Well I’m starting to think that feeling a little pain is in order.  A few years ago I injured my back in a car accident.  The doctor cautioned me about numbing the pain too much.  If you can’t feel the pain, it’s easy to reinjure yourself, he told me, and it can make things worse.   And he was right.  On a few occasions I pushed it too far and paid for it the next day.

Maybe as a culture we’re taking too many pain killers; they come in so many different forms these days.  All of our distractions and obsessions can keep us from facing some pretty painful realities about what we’re doing to our planet, and consequently the people who live on it.  Watching the nuclear crisis unfold in Japan is like someone pulling off a Band Aid to expose a festering wound that we’ve numbed and covered up for too long.  Now that it’s exposed we can see that we shouldn’t have built nuclear power plants in one of the most seismically active regions in the world. It seems so obvious in retrospect. And the reality of what it could mean is beyond painful, it’s horrific.

And what other things are we choosing not to notice?  They are too numerous to count, and it’s overwhelming to start tallying them up.  And yet, how are these problems going to go away if we ignore them?  The answer is that they aren’t going to go away at all.  Nobody is going to rescue us from the damage we’re doing, not God, not the aliens, probably not a giant asteroid hitting the earth.  The problems we’ve created are only going to get worse unless we start paying attention, and taking action.  We can start by speaking up, questioning the system that allows corporations to degrade our planet and by demanding that human health and safety take priority over money.  We can start by educating ourselves about some of the things we’d like to ignore.  Even if means going outside of what makes us comfortable.  Even if it hurts.

What’s it all about?

For the past several weeks I’ve been working diligently on my application for graduate school, and just yesterday I delivered it to the post office.  I decided quite a long time ago that I wanted to get an MFA in creative writing but I needed to take care of a few things before I could go through with applying.  Most importantly, I needed to wait until the timing was right for my family.  And on the more technical side, I needed to finish my bachelor’s degree, which was unfortunately a little more complicated than it should have been.

Now I have earned the elusive psychology degree (they tell me the actual diploma is in the mail) and I can pursue the MFA.  Although I’ve been writing for quite a while, I believe this next step, assuming I get accepted, will allow me to really immerse myself into a writing community and grow, something I’ve been craving for a long time.  And as far as my family goes, well to them I feel infinitely grateful.  They have supported me in every possible way, from listening to me fret over having to take statistics to not taking it personally when I’ve had to lock myself away for several hours at a time.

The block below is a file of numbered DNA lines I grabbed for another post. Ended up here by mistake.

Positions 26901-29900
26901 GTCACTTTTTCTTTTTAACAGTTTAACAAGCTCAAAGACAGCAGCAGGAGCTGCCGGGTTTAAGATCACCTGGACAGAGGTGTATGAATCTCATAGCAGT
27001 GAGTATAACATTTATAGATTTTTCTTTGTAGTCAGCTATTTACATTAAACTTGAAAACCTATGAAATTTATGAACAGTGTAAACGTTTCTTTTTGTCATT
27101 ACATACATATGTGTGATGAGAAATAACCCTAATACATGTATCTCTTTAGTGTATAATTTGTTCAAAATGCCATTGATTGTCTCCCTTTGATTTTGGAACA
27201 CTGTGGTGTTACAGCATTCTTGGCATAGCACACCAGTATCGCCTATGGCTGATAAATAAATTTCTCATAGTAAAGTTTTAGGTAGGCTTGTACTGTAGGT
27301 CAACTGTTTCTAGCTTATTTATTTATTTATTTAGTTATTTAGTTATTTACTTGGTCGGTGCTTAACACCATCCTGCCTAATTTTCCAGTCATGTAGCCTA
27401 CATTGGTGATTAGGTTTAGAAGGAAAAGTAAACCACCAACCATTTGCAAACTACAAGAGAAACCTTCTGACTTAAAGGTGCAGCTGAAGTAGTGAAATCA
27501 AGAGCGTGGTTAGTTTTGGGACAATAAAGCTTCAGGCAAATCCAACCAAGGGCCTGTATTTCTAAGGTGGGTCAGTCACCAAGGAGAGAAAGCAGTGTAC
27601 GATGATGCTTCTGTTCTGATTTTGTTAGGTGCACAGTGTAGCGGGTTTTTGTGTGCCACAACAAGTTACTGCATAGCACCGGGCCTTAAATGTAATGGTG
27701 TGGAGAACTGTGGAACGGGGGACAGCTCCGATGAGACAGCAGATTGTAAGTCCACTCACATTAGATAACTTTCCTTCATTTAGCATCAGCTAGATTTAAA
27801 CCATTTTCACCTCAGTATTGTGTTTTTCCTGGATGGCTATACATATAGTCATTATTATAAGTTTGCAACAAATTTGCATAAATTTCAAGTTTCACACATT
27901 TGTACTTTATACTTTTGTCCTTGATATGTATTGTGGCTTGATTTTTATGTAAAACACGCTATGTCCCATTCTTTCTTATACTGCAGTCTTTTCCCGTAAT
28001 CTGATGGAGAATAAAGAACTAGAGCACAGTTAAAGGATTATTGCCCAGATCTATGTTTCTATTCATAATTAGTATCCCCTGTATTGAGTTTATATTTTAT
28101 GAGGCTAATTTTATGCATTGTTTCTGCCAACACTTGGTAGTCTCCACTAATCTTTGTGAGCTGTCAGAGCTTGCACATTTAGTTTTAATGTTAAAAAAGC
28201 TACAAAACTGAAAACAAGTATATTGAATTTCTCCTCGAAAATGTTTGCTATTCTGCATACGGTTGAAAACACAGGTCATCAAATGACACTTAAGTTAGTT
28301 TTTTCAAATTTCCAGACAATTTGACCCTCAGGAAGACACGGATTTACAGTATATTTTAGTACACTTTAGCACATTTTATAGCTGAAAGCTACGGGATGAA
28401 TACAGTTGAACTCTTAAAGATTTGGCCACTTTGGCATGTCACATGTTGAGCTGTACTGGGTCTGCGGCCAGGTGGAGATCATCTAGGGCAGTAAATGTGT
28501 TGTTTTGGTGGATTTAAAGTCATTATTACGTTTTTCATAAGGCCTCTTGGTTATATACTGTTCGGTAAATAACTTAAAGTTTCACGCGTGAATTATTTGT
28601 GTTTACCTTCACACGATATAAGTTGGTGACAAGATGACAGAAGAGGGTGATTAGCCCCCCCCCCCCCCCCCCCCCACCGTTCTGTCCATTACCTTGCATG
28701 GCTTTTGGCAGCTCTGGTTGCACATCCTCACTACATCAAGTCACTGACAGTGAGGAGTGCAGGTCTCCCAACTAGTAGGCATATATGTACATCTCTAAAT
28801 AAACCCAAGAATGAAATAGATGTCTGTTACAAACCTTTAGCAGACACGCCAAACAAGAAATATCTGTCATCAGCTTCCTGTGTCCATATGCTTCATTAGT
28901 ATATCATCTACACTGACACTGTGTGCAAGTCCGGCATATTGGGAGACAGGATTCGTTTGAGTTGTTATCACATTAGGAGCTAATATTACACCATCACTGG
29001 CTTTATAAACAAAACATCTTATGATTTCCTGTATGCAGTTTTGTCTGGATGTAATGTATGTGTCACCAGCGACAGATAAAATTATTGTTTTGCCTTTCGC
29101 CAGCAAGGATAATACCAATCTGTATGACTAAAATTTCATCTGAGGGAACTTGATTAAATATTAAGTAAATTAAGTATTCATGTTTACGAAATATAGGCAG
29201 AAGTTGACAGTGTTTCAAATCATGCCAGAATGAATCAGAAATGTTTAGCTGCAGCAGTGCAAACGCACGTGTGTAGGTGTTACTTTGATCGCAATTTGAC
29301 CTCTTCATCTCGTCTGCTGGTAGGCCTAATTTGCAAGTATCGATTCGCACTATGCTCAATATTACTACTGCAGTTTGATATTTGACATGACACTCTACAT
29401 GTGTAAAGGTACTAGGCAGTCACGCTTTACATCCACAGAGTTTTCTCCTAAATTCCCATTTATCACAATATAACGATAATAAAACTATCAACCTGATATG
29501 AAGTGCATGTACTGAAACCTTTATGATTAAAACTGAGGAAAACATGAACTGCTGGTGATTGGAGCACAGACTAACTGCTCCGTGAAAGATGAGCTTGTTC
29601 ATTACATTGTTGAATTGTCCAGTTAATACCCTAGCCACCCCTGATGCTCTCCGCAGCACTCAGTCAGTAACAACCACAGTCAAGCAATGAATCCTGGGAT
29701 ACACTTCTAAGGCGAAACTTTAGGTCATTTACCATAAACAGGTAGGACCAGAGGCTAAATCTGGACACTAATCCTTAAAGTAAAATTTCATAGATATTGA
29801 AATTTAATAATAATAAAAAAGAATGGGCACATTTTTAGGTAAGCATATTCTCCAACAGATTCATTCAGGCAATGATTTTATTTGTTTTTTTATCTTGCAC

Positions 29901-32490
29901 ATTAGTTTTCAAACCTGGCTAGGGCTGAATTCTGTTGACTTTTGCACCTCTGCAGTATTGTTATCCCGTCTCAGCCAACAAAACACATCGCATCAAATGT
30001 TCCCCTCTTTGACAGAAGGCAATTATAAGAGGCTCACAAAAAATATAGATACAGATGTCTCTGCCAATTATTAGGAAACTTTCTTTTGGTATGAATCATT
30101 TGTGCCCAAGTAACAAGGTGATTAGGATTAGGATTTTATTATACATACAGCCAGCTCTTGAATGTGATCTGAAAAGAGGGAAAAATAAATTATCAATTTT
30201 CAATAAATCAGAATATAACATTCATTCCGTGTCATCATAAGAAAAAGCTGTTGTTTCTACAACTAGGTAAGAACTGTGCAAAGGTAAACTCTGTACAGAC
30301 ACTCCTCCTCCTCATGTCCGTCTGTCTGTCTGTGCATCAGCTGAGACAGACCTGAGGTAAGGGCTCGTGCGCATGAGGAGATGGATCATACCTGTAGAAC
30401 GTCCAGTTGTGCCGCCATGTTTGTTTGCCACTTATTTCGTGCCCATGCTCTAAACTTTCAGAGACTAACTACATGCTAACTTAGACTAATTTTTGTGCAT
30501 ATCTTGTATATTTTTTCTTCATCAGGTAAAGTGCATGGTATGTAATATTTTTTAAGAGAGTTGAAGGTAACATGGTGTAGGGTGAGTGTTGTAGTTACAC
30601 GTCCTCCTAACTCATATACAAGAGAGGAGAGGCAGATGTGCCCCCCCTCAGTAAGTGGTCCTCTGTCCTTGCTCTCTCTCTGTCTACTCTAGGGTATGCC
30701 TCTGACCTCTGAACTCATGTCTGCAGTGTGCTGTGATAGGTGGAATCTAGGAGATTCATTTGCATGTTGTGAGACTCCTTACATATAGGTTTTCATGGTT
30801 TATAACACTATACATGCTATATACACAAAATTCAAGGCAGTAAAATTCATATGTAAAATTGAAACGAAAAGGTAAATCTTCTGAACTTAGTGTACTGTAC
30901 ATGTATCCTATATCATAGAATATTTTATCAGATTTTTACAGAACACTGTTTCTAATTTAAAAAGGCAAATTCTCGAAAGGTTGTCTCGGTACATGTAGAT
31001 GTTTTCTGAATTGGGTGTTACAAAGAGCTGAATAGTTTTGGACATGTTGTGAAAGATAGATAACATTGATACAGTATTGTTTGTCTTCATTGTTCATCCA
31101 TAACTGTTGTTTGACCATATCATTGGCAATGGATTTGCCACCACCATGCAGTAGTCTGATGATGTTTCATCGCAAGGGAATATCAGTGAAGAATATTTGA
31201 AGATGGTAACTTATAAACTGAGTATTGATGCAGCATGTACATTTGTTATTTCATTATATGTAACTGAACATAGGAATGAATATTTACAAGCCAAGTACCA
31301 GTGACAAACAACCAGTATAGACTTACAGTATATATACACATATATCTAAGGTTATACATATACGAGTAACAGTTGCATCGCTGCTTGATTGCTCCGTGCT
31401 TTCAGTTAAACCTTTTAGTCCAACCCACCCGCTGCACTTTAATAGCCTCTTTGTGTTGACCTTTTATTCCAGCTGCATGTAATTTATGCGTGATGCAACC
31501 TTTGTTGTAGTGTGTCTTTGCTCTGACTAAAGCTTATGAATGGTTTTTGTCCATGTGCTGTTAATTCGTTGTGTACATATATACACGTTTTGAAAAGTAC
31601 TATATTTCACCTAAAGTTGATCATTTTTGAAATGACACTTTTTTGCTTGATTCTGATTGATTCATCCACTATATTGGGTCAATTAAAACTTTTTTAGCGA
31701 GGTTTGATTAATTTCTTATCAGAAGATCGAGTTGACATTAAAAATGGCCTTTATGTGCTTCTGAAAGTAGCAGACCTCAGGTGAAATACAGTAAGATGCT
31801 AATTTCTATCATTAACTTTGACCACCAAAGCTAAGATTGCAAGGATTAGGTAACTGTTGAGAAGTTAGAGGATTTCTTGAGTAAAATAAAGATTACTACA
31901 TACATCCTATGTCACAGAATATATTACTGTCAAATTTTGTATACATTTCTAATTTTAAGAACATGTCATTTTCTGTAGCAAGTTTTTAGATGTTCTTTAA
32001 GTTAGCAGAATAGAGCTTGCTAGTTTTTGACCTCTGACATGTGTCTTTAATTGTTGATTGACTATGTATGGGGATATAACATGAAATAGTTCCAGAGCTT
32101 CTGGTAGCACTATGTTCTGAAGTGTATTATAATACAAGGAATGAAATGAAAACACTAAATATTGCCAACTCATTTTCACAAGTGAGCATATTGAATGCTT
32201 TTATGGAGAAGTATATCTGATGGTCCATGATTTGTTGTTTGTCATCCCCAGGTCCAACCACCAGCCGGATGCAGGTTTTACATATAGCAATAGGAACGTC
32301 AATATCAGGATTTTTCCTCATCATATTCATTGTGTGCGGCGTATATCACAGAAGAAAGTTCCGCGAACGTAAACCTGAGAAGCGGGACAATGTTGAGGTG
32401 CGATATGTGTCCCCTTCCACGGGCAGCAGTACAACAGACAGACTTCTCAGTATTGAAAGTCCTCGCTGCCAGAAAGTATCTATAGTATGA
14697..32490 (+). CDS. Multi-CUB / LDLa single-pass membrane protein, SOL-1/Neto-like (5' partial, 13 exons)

One of the requirements for the application was to write an essay with an explanation of why I write.  Since I’m about to invest a tremendous amount of time and my family’s resources into writing over the next few years it’s good to consider just why I’m doing it.  Every time I ponder that difficult question though, I seem to come up with a different answer, and each answer feels a little vague.

Sometimes writing feels like a very selfish act.  After all, it’s time consuming.   And time spent with my notebook or computer is time that’s not spent on tasks that are also important, like working at my job that helps pay the bills, or cleaning the house, or sometimes spending time with my family.  In fact there are times when there are about a million things I feel like I should be doing instead of writing.  And what makes me think I could possibly contribute anything of importance in a world where there is so much information out there, in a time when we already have to filter through so much junk in order to find something meaningful?

Answering the question of why I write could easily make me lose heart.  But last June, at the Kachemak Bay Writers’ Conference, Nancy Lord in her closing talk gave some advice that has helped me when I start feeling guilty for spending so much time on writing.   She said to think of writing not as something selfish but as a gift to give.  She said, “The time you put into writing is not self-indulgence, not navel-gazing; you will write something to share with others, even a small number of others, even one other person, that will present a fresh idea, brighten someone’s day, help create empathy, be simply beautiful.  The time needed to create such a gift needs no defense.”

I’m not using Nancy’s words of wisdom as an excuse to neglect my family or all of my responsibilities, but I am using them to give myself permission to prioritize writing.  I can only hope the things I write, or the gifts I give, reach people in some way.  Each piece of writing has the potential to connect me with someone else, and ultimately, at least for me, that’s what it’s all about.